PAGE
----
Iran is currently undertaking a big push to purchase milling wheat, corn, and soybeans as it tries to meet its reserve requirements which run into millions of tons. Though Iran’s bumper crop should meet the domestics demand up to March 2021, the government sees too much unpredictability due to the global shutdowns and so believes it is the time to stock up on the staple grains from the international market.

Reuters reports on how the government in Tehran has started reaching out directly to small-sized trade houses for supply rather than issue international tenders. A senior government official told Reuters how the country needs 4 million tons of wheat, 1.5 million tons of barley, 700,000 tons of raw sugar, and up to 4 million tons of corn by March 2021.

European grain traders have been told by Tehran that proceeds from oil sales in Asian banks, mainly in Euros, were being transferred to Switzerland where a new payment system is being set up for food imports into Iran. This system is being set up as Iran is currently under sanctions but remains a challenge as EU governments and European based traders are ready to support Iran’s food requirements once funds are available in Swiss banks.

Wheat

Cocaine Trade Caught Up In Global Supply Disruption

The cocaine trade has been hit with the global slowdown in the trade as legitimate channels are the ones that are required to supply the class A drug. As the world anticipated shutdowns at ports and slowing of demand, drug cartels increased shipments to various global hubs.

The Financial Times reports that upon increasing shipments, this led to more seizures by authorities in Europe with some shipments destined for China. This was a result of fewer shipments coming into ports, ports closing and the number of personnel reduced but security officials remained.

Jeremy McDermott, co-director of InSight Crime, a Medellin based think-tank that investigates organized crime said, “The narcos play a numbers game. The drug trafficking organizations are happy to accept a 15 to 20 percent loss-ratio, but with fewer containers to check-in ports, the odds are stacked further against them than normal.”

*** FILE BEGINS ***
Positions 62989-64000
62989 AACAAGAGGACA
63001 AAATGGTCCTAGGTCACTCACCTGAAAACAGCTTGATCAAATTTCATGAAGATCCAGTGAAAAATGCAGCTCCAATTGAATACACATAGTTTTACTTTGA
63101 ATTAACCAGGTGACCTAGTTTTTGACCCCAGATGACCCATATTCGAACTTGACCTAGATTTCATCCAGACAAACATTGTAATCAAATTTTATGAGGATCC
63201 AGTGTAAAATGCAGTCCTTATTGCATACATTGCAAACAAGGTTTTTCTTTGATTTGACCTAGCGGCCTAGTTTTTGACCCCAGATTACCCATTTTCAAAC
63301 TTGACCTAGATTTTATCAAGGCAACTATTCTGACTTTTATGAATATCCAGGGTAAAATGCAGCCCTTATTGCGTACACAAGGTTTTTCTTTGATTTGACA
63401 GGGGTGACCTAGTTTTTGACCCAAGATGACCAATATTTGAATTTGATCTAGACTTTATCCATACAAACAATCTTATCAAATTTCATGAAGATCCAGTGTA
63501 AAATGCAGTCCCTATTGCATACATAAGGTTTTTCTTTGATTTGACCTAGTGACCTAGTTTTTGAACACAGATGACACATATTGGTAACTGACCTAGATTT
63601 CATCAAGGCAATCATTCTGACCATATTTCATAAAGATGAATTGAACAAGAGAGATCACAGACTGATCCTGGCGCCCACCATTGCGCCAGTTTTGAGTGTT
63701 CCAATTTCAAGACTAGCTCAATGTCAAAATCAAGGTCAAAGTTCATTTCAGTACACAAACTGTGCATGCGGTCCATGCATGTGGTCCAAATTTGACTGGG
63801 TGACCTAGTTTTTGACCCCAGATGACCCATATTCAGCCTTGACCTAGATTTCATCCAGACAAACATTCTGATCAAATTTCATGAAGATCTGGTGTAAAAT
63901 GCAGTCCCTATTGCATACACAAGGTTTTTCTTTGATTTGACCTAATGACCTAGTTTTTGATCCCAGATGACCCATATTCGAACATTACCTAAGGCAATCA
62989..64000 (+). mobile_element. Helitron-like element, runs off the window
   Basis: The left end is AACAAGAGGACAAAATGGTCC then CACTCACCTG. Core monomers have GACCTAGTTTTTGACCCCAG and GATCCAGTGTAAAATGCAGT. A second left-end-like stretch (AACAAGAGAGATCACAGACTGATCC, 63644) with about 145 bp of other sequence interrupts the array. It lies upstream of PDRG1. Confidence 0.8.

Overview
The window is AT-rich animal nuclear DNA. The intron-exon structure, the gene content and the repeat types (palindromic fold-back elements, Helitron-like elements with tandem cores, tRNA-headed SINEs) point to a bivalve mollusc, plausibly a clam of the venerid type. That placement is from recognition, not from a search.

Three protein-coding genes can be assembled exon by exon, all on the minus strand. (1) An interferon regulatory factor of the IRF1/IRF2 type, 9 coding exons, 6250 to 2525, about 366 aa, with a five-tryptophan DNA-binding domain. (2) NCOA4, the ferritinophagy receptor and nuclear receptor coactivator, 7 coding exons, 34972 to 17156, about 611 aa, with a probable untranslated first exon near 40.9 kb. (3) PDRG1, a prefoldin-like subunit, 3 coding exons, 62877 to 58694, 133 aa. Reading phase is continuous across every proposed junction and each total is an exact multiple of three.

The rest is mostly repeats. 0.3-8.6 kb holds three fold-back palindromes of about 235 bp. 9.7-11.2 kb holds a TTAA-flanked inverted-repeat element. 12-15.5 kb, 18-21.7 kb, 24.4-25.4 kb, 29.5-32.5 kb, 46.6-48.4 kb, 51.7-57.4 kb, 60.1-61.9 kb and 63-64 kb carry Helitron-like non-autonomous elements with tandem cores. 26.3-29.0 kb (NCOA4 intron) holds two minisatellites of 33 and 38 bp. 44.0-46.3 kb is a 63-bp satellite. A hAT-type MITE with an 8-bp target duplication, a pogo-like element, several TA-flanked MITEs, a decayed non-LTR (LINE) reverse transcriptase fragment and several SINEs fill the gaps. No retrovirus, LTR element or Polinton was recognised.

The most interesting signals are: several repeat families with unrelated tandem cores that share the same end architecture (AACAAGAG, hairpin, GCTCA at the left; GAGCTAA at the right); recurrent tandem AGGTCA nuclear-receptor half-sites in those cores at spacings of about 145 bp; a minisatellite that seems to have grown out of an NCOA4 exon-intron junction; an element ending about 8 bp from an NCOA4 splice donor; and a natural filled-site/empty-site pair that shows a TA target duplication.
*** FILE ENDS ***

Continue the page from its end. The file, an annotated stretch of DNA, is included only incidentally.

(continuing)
Bolivia, Peru, and Colombia are the main origins of coca, which is the main raw material for cocaine.

Oil Traders Become Creative In Quest To Find Affordable Storage

Oil traders have been forced to become creative in finding storage solutions as the price of oil has plummeted in the past month. The Financial Times reports on how salt caves in Sweden and train cars in Chicago have been alternative storage for unwanted oil. Large vessels that are capable of holding more than 2 million barrels and parking on the high seas have also seen an increase in chartering cost at $230,000 per day.

Patrik Kinnerfors, chief executive of Scandinavian Tank Storage, confirmed the demand for his storage, currently, 4 million cubic meters in Norway and Sweden consisting of underground caverns, expects it to be full by the summer after a busy March and April.

Meanwhile, there is a growing demand for oil from China as their economy opens up and the appeal to purchase cheap oil for state reserves, and refineries are seeing a shift.

Train car

Russian Industries Adjust To Major Changes

Russia’s vast industrial sector is primarily managed by a workforce that needs to attend the production lines, mines, shipping ports, and factories. This means that a key component of the powerful Russian economy is unable to support the largest oil, metals, and gas companies.

The Financial Times looks at how this, coupled with the slowdown of demand from China and the EU, has caused many problems for supply chains. Companies such as Sibur, Russia’s biggest petrochemical producer, employs over 23,000 people and so entire cities depend on production to be running for jobs to remain. Sibur has even gone as far as testing workers and those that are negative have been provided with temporary accommodation just to ensure that some production remains active, though at a much lower than Sibur’s capacity.

Polyus, Russia’s largest gold miner, has started the process of testing up to 10,000 of its employees to manage the workforce resulting in the separation of those who are negative and able to continue working. Polyus holds one of the world’s largest reserves at 64 million ounces, produced 2.8 million ounces in 2019 with a turnover of $4 billion. Gold spot is trading at $1,718 per ounce.

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-Editors, Ronnie Luwero and Elena Lopez Del Carril